Minutes after receiving the Eucharist at a special Mass for lawyers and politicians at Cathedral of the Holy Cross, U.S. Supreme Court Justice Antonin Scalia had a special blessing of his own for those who question his impartiality when it comes to matters of church and state.

“You know what I say to those people?” Scalia, 70, replied, making an obscene gesture under his chin when asked by a Herald reporter if he fends off a lot of flak for publicly celebrating his conservative Roman Catholic beliefs.

“That’s Sicilian,” the Italian jurist said, interpreting for the “Sopranos” challenged.


Newsweek is reporting Scalia told a Swiss audience recently he was “astounded” at Europe’s “hypocritical” reaction to the Bush administration’s efforts to deny civil trials to Guantanamo detainees.

“War is war, and it has never been the case that when you captured a combatant you have to give them a jury trial in your civil courts,” Scalia was quoted as saying. “Give me a break.”

This is interesting, because, as some people know, Justice Scalia is not just Catholic; he has professed to be very devout and traditional in his beliefs.  From the Catechism of the Catholic Church concerning human dignity:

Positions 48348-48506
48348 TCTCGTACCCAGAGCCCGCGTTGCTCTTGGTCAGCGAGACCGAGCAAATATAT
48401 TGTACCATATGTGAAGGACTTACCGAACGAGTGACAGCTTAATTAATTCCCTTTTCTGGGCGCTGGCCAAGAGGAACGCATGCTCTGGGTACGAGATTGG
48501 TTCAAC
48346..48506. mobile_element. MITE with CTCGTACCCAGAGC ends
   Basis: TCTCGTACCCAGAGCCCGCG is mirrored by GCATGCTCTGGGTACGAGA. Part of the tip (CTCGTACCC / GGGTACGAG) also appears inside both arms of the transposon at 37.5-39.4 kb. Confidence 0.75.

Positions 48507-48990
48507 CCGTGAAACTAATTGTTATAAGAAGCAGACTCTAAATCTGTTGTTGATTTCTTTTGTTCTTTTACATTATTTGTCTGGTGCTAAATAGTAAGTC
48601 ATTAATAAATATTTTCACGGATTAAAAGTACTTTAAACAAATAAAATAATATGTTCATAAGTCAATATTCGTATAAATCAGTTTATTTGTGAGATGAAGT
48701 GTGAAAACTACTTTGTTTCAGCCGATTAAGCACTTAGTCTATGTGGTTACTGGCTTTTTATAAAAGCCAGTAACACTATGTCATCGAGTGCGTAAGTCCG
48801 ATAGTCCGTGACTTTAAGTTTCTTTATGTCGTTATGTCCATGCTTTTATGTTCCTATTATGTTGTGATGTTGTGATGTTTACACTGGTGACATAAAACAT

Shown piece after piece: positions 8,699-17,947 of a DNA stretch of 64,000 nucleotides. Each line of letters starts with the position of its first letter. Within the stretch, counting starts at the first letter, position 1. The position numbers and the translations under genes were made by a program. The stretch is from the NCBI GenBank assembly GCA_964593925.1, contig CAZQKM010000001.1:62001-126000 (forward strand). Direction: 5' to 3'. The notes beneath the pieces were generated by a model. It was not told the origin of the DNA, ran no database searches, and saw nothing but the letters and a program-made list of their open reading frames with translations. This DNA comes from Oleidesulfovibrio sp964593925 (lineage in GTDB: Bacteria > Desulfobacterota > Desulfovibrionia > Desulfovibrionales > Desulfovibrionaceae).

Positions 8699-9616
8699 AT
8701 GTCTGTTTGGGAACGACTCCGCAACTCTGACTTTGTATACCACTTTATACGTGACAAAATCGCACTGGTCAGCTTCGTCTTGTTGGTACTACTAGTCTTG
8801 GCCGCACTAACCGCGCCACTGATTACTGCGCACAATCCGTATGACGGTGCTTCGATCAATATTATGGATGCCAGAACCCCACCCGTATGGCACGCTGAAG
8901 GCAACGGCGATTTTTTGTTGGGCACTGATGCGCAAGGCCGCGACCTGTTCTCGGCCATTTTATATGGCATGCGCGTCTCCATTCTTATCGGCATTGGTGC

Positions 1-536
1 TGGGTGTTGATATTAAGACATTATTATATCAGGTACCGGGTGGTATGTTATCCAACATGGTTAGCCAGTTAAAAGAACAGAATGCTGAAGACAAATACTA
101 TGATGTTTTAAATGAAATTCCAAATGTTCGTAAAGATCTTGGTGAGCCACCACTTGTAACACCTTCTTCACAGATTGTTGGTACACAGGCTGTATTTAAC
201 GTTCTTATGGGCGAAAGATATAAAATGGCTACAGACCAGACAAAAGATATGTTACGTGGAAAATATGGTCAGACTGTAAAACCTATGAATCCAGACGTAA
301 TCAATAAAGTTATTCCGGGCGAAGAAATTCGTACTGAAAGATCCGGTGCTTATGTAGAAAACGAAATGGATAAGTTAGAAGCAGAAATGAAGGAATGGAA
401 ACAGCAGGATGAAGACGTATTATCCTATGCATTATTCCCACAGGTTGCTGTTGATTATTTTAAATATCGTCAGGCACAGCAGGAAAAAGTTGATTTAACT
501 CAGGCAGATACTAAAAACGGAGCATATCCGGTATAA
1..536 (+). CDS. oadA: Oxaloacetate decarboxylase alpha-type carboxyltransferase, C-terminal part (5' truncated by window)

The dignity of the human person is rooted in his creation in the image and likeness of God (article 1); it is fulfilled in his vocation to divine beatitude (article 2). It is essential to a human being freely to direct himself to this fulfillment (article 3). By his deliberate actions (article 4), the human person does, or does not, conform to the good promised by God and attested by moral conscience (article 5). Human beings make their own contribution to their interior growth; they make their whole sentient and spiritual lives into means of this growth (article 6). With the help of grace they grow in virtue (article 7), avoid sin, and if they sin they entrust themselves as did the prodigal son1 to the mercy of our Father in heaven (article 8). In this way they attain to the perfection of charity.

I know that I am not a model Catholic in the traditional sense, but I don’t pose to be either.  Justice Scalia had better think his position on such Church issues as the death penalty and sustaining human dignity before posing as a traditionalist and a devout member of the Catholic Church.

With this a rather noteworthy quote from 2002, I bid you a fine day:

“You want to have a fair death penalty?” U.S. Supreme Court Justice Antonin Scalia asked an audience of nearly 500 academics and others at a January 25 conference on religion and the death penalty. “You kill; you die. That’s fair.”